At the beginning of this week there was no topsoil left in the trench, and so we left the 19th century behind and moved down into sunken features belonging to the mead-hall itself. Some highlights.
- There is very little evidence for any activity in the trench between the year when the hall was torn down (maybe around AD 1000?) and the start of intensive coin dropping in 1805.
- There is no rich or distinct floor layer in the trench. The topsoil and some partial post-destruction stone pavements sit directly on the fabric of the platform where the stones in the sunken features poke through.
- We knew from the geophys that the hall has double walls. Cutting across the northern wall however, we found not two, but four foundation ditches with closely spaced postholes on their bottoms. This means that the hall has two phases built on the same spot, and that we only saw one of them in the geophys. The innermost wall line has yielded a large and rather crudely made iron key.
- The great hearth pit has been backfilled with a layer of clean stones, no soot, a lot of air pockets. In this covering layer was a piece of a decorative shield mount from about AD 700 and an iron pendant with a close parallel in a seeress’ wand from the 10th century, plus flint flakes from fire making. I’m not sure at the moment if this is also where the slate spindle whorl was found.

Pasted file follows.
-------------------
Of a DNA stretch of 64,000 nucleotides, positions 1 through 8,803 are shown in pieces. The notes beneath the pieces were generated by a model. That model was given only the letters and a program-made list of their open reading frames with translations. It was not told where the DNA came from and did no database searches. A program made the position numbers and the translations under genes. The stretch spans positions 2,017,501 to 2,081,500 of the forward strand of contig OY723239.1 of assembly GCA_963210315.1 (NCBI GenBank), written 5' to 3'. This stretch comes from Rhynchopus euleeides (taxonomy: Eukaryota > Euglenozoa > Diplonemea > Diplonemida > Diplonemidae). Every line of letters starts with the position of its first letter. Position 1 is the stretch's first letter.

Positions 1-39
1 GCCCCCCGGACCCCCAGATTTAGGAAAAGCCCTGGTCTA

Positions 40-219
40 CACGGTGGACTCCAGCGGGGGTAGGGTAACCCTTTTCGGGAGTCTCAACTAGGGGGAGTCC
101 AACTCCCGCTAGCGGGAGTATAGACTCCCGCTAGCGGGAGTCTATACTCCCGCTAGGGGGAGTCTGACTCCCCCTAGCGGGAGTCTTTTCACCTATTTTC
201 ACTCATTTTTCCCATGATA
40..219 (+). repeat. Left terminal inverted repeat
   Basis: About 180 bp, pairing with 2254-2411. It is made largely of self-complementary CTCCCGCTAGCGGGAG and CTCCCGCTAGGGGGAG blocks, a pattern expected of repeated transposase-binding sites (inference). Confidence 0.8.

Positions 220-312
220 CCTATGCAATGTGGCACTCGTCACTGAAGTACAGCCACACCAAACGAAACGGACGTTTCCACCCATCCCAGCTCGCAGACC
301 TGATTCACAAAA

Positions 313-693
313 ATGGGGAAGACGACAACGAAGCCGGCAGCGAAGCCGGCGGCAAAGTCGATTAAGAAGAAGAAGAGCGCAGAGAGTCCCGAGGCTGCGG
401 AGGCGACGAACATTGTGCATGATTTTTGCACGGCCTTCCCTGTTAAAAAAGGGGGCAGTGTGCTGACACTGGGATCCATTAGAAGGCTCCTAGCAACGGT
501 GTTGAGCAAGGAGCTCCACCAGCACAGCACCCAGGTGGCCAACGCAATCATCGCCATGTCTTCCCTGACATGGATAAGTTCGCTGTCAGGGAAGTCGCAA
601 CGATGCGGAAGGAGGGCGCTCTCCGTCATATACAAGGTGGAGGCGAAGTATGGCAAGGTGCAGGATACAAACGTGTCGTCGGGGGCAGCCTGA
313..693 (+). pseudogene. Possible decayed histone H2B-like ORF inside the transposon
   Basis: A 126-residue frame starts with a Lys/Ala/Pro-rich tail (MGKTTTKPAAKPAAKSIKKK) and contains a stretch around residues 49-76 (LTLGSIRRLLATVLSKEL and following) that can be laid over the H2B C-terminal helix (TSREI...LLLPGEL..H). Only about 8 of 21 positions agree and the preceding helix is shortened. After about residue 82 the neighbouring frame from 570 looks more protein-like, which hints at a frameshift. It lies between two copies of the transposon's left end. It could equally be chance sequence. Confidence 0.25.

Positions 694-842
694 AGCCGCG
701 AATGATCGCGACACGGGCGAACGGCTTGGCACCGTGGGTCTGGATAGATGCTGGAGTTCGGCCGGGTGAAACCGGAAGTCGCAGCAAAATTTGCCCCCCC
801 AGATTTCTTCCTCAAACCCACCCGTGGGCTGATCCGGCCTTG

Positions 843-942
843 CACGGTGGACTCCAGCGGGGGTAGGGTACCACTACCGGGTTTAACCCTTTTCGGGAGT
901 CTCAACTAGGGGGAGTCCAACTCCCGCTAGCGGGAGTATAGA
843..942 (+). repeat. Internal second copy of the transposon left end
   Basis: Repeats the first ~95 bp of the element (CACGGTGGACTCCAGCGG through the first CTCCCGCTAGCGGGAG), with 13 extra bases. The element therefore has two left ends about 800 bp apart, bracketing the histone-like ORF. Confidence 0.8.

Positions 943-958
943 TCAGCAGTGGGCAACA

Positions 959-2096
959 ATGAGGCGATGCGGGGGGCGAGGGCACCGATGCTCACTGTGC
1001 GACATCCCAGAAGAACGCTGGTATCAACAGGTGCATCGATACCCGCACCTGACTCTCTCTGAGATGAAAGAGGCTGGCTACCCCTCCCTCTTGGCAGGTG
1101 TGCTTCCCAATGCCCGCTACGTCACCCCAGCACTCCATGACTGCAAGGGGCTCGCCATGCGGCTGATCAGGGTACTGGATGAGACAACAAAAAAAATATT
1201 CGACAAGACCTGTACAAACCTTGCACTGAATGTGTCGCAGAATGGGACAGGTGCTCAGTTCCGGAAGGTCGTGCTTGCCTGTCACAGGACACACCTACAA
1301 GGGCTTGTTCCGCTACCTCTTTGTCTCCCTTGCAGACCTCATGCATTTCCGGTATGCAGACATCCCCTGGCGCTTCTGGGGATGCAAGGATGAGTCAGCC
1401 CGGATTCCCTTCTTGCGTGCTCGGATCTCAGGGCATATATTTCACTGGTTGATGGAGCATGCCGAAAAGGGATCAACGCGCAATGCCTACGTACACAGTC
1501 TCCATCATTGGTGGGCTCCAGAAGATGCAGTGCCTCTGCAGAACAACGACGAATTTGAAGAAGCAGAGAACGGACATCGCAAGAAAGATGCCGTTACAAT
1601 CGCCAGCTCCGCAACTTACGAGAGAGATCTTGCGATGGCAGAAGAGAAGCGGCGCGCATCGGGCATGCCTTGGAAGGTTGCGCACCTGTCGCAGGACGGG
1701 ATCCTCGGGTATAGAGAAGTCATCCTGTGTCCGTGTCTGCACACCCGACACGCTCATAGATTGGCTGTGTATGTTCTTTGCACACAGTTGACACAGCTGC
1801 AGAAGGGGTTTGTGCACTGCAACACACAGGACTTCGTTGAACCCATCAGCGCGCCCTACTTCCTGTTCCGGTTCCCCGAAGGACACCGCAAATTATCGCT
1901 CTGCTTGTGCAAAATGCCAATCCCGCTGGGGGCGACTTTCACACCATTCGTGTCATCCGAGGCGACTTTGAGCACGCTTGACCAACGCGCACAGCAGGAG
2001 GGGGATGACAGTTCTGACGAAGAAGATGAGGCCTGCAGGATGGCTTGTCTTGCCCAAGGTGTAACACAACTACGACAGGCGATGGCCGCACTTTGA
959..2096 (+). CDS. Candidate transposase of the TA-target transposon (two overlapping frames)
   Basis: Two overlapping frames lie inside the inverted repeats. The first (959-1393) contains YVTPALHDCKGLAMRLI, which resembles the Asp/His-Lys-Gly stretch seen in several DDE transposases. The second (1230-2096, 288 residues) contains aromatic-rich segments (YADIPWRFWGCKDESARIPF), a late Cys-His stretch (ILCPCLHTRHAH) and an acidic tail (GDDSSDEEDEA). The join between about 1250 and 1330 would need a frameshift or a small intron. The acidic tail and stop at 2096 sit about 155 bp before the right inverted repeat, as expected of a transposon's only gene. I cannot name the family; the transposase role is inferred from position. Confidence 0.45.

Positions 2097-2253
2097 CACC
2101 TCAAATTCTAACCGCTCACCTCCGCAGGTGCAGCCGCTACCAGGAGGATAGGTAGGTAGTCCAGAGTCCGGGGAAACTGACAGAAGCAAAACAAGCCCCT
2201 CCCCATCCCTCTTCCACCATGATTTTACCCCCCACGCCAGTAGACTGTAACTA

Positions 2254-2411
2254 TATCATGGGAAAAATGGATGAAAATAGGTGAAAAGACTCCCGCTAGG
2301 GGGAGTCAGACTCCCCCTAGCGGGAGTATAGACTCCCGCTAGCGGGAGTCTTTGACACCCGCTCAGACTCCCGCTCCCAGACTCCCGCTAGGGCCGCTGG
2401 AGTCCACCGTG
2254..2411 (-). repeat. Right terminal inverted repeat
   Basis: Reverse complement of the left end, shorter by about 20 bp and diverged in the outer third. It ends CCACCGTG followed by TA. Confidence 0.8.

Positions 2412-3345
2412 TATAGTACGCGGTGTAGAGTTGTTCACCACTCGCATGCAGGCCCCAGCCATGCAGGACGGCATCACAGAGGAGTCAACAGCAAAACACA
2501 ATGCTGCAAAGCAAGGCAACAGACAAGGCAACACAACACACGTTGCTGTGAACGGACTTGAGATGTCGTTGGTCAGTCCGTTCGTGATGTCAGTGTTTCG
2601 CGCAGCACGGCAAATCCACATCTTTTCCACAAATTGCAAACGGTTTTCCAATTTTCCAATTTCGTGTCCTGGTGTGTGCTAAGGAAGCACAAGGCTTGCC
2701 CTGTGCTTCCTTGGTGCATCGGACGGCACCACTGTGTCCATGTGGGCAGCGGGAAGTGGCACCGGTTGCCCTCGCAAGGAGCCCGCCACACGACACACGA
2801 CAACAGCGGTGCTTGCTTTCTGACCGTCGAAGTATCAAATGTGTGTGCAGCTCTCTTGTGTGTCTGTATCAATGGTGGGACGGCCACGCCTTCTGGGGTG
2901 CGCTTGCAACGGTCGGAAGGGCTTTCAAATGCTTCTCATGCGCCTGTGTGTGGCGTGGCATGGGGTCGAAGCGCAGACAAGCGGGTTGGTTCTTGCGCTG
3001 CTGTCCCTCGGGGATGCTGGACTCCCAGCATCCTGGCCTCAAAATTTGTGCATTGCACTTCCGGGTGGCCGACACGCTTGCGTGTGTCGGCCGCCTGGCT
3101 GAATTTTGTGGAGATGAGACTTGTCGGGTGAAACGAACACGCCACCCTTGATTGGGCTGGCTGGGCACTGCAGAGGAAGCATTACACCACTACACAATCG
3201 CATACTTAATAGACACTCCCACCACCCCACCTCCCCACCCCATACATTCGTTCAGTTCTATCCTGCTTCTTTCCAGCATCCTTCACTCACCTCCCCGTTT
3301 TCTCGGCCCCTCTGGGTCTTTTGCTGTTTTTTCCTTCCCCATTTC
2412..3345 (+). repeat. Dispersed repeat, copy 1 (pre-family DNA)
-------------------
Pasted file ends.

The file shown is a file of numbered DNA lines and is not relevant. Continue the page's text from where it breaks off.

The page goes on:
- Though the roof-supporting postholes are clearly visible in the geophys, we have failed to find them in the trench. They seem to be backfilled with material identical to the platform into which they are dug, and any large stones in them must be deeply buried.
- A 1980s radiocarbon date places the construction of the platform in the interval 660–880 cal AD. Rich burials found nearby in 1885 and 1920 suggested that the platform would belong in the later part of this interval, around AD 800. This has proved incorrect: we have made some finds that place the use of the hall firmly in the 600s or 700s. More about these a week from now.
4 thoughts on “Third Week of 2020 Excavations at Aska in Hagebyhöga”
Is the radiocarbon curve for this period “ambiguous” with a value corresponding to a larger spread of years than usual?
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No, the large uncertainty is because this was done with Libby’s original scintillation method (“traditional radiocarbon”) whereas nowadays the labs all have accelerator mass spectrometers.
Does the floor seem to have been just rammed earth before they tore down the hall and dumped the clean stones on top?
It looks like this is not the kind of site that burned down every generation or two like some of the towns in the Alps.
I suspect that there was an easily cleaned wooden floor since there is no identifiable floor layer.